simulating large numbers of physical objects accurately, with friction
object, device, and human animation: how do you do it?
how do you deal with roundoff errors?
large amounts of computation needed for physics and agent simulations
handled both via multicore and distributed computations
tough issues dealing with latency, node failures, and cheating/security
a lot of physics is "faked" right now: objects are scripted instead of simulated etc.
human motion is generally handled via motion capture
landscapes etc. are visually approximated to keep the polygon count low; illusion falls apart if you get too close
detection and visibility (for combat simulation) is usually faked, leading to unrealistic behaviors both ways
interactions proceed through a series of scripted stages
NPCs are largely scripted, not intelligent
usually, little or no memory, no understanding or intelligence
usually, no natural language understanding (except for early text adventure games)
path finding; occasionally, some swarming behavior
only area of limited intelligence: combat strategies
great potential for AI, self learning
AI, learning and artificial evolution for better game characters
learning of motor behaviors for better human/animal simulations
better and more interesting combat/game strategies by NPCs
natural language and speech interaction instead of menus
more realistic perceptual systems on NPCs to make sneaking/combat more realistic
intelligent agent simulation
internal world models
brain machine interfaces
What was your (implicit/explicit) view of reality prior to hearing of the simulation hypothesis?
How does that differ from the simulation hypothesis? Contrast and compare the two views.
What is your conclusion? Do you believe that it is likely that we live in a simulation? That it is possible?
physics, all known physics is representable in terms of computations, otherwise: hypercomputation, in fact, it may be representable in terms of cellular automata, Conway: Game of Life, Game of Life, Game of Life in Game of Life, Game of Life in Minecraft, Fredkin: Finite Nature, Wolfram: A New Kind of Science
minds, "simulated minds" require strong AI, game-style simulations have "external minds" (players) plus NPCs, external minds / players may or may not choose to be aware of their presence in a simulation, possible positions, you and everybody else is a simulated mind, you are an external mind but not aware of it, you are not a simulated mind but there are external minds presents, you are an external mind and aware of it (please tell us all about it), Which would you rather be? Is the "real" world necessarily better than the "simulated" world?
entertainment, strong incentive to create "game worlds", game worlds are often oriented at / based on some historical context / events, together with non-historical elements, strong drive towards making NPCs smarter and more real: it's more entertaining that way, potentially big applications for AI research in creating NPCs and "game AI", example: WoW, Skyrim, eXistenZ
communication, virtual worlds serve as a communications medium, replaces physical travel, while still providing many of the benefits of physical presence, example: SecondLife
history, economics, sociology, business, multi-agent simulations, try to learn about, understand, and predict how real populations of people act under constraints, the more realistic the simulation of individual agents, the better the predictions, already useful for low-levels of individual intelligence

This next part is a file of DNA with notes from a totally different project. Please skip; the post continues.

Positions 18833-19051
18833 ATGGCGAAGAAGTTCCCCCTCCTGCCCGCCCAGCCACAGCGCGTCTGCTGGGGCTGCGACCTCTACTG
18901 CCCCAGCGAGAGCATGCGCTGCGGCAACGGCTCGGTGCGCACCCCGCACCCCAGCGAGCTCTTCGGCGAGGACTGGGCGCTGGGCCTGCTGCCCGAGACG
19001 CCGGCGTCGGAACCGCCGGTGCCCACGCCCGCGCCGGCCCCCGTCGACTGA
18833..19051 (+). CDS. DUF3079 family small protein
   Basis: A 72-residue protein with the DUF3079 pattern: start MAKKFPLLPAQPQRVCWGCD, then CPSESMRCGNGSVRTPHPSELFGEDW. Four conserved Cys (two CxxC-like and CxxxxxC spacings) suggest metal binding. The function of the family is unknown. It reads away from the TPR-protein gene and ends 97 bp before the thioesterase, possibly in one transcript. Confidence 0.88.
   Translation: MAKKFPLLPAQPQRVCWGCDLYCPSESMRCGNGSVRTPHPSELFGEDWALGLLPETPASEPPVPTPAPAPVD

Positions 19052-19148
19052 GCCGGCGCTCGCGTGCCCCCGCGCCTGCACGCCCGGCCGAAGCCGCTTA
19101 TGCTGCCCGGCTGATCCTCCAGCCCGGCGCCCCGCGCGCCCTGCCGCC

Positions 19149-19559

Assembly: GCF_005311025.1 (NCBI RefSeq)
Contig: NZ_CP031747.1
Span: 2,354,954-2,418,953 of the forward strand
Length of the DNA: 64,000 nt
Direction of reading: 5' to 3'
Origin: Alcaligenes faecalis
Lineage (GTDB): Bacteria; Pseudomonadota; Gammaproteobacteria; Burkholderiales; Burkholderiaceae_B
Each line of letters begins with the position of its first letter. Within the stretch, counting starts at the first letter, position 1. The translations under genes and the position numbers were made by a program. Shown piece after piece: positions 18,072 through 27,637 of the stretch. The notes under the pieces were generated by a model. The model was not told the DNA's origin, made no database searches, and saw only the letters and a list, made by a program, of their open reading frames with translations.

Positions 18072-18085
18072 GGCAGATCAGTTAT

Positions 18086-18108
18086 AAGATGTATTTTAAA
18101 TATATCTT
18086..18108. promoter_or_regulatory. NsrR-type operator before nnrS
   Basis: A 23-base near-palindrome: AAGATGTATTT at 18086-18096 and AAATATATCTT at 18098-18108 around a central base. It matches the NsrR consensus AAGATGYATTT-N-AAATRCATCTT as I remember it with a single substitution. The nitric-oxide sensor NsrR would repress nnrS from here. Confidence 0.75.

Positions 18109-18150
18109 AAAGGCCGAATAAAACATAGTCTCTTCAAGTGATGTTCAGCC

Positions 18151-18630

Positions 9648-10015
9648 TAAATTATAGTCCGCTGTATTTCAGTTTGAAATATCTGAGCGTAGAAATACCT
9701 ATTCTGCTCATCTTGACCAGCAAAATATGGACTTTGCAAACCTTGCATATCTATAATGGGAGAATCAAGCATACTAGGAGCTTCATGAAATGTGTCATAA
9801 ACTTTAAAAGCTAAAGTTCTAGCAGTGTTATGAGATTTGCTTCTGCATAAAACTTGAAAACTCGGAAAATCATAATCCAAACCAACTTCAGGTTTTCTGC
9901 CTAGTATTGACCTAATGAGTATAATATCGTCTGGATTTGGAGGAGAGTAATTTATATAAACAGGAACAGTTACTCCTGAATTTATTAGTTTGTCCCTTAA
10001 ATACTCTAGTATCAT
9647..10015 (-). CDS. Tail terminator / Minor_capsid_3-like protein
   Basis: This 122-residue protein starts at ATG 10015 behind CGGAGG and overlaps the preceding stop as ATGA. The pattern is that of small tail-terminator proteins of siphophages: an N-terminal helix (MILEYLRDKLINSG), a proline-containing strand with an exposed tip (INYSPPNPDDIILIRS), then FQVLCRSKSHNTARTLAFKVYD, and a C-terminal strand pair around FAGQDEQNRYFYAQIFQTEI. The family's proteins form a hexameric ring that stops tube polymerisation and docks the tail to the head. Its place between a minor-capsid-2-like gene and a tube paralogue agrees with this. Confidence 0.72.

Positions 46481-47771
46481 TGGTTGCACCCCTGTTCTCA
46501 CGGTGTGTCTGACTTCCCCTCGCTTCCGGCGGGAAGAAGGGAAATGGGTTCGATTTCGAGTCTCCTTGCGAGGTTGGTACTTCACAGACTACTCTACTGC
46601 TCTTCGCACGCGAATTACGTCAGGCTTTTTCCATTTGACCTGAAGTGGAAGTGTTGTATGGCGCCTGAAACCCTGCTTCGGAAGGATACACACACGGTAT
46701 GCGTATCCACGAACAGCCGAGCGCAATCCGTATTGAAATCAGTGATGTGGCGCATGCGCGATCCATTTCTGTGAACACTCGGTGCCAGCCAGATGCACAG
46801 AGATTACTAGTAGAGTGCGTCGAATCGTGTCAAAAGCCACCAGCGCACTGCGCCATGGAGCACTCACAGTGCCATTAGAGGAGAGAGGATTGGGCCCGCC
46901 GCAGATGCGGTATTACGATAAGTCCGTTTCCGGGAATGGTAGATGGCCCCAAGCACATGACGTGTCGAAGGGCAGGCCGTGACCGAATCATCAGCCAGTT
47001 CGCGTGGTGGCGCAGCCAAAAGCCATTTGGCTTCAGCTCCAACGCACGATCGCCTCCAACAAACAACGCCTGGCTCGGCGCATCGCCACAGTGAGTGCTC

AI research, simulate agents, robots in a simulated environment, try out different kinds of architectures, assumptions, etc., the simulated environment can be quite different from the real world; the main goal is to gain insights
robotics, simulate agents, robots in a simulated environment, the purpose is to create an agent that can then function in the real world, the simulated environment needs to be very close to the real world, example: lots of robot simulators (including for Mars probes)
"internal simulation", or modern version of the dream hypothesis, we have seen that "simulation of reality" or a world model may be an important aspect of building an intelligent system, this world might be the internal simulation of a much more powerful intelligence, part of another mind, example: internal robot planning
Nick Bostrom paper kicked this off
the "reality" we experience is an actual simulation, running on some powerful computer somewhere
there are scientific reasons for believing so
civilization types, current ("human"): some technology, some computation, post-human: enormous computing power, capable of running full simulations of entire worlds
one of these three hypotheses must be true, EITHER civilizations never reach a post-human stage because they kill themselves first, OR civilizations aren't interested in running "ancestor simulations", OR we are living in a "ancestor simulation" created by a post-human civilization
Bostrom only believes (3) with probability less than 50%
the simulation argument implies a creator and a motivation for creating the simulation
note the connection with traditional religious views; however, theories about the motivations of the creator are very different
brains or people connected somehow to a simulated reality
external interfaces, direct brain interfaces
the world contains both "real people" and NPCs
World of Warcraft
primary motivation: entertainment, training
the entire world is digital
all characters in the world are "simulated" (and hence AI within a virtual environment)
character / minds may have initially been created through scanning and uploading
primary motivation: research in economics, AI
minds can both enter and leave the simulation
real mind -> simulation
simulated mind -> real body
primary motiviation: robotics